Latin America is poised to recover from an economic downturn and thrive, CEOs, entrepreneurs, bankers and leaders of multinational organizations said at BNamericas' LatAm Leaders Forum in Miami, Florida, but there are various challenges that must be addressed for this to occur.
"I believe that Latin America is entering a crucial time," Guatemala's economy minister Rubén Morales Monroy told a packed conference in downtown Miami. "We need to decide if we're going to act just like in the past, or if we're going to change our way of working together."
The event brought together leaders from across the Americas to meet, exchange ideas and discuss plans for the future of the region. It also commemorated the 20-year anniversary of BNamericas, a company founded in Chilean capital Santiago in 1996, and today one of the leading business information companies in Latin America.
"How can everyone enjoy the benefits of our success?" Morales said. "How will our next 100 years be different from the last 100 years?"
The head of outreach and partnerships at the IDB, Bernardo Guillamon, stressed that a rising urban population – in a region that is already the world's most urbanized – as well as increasing resource production, natural disasters and climate change, are major challenges to Latin America's infrastructure.
"We need to double the level of infra investment to 5% of GDP," he said. "And while we have really advanced in reducing poverty and expanding the middle class, without improving education we won't get anywhere."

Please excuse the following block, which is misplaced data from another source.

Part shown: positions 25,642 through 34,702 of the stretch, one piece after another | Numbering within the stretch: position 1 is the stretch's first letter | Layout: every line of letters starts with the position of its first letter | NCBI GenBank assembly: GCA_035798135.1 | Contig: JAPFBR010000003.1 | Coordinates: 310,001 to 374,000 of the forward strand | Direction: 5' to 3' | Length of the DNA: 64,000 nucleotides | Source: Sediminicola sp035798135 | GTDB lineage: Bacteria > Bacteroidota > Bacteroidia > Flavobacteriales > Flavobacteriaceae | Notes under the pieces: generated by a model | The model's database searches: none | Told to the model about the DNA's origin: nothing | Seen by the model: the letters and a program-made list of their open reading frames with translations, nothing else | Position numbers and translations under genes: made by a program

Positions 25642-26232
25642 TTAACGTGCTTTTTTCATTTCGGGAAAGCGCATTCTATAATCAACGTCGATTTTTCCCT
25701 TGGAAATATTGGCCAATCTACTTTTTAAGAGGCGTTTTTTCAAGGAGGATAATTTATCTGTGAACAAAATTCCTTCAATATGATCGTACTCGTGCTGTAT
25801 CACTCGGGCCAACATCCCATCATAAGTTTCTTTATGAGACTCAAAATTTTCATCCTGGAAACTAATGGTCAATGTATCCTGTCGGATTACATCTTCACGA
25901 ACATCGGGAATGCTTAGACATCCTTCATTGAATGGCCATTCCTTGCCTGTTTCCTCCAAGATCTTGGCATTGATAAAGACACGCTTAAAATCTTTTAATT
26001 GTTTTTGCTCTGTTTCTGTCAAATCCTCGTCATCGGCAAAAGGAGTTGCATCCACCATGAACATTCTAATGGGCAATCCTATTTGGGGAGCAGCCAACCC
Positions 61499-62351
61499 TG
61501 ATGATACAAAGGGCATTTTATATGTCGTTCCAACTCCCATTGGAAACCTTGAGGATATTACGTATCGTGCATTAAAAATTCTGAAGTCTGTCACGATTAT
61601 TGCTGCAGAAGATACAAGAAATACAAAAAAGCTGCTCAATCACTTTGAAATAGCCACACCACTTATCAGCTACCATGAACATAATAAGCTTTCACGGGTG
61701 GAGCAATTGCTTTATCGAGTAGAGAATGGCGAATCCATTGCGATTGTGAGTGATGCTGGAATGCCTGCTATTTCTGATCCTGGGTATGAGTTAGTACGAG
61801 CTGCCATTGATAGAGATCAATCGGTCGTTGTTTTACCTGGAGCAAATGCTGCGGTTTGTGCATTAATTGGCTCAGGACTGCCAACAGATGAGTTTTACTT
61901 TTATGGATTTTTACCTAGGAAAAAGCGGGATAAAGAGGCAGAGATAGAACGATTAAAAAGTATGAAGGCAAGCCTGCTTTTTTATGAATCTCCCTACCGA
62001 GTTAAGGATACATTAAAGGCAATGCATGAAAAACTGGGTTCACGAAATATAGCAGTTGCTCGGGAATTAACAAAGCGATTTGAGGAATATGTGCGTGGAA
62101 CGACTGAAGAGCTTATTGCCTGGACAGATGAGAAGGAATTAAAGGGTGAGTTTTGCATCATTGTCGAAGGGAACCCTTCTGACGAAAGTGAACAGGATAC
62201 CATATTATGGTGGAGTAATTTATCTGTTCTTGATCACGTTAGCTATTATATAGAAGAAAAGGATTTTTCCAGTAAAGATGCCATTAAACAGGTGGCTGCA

Financiers, meanwhile, discussed difficulties in funding the region's major infrastructure needs.
"The financial resources are there," Gema Sacristán, chief investment officer at the IIC, said, citing the region's massive pension funds. "What we don't see is enough bankable projects in Latin America."
"For me it all comes down to predictability," said Lynn Tabernacki, the managing director of renewable and clean energy at OPIC. "Investors go in when they can correctly assess the risk."
While the region is vast and each country different, there has been evidence of increasing transparency and longer-term stability across the continent. For example, despite high-level corruption last year in Guatemala, which saw its president and vice president end up in jail, "the rule of law prevailed," minister Morales Monroy said.
"Last August, a student march took place, and two Sundays later the president resigned. Elections took place. Guatemala survived the transition peacefully," he added. "In other times, this would have been a coup with military intervention."
"In macro terms, Latin America has always been volatile," said Adriana Cisneros, CEO of Grupo Cisneros. "It depends on the country and period of time. But if you have the luck of working in more than one country at a time, you can avoid this problem."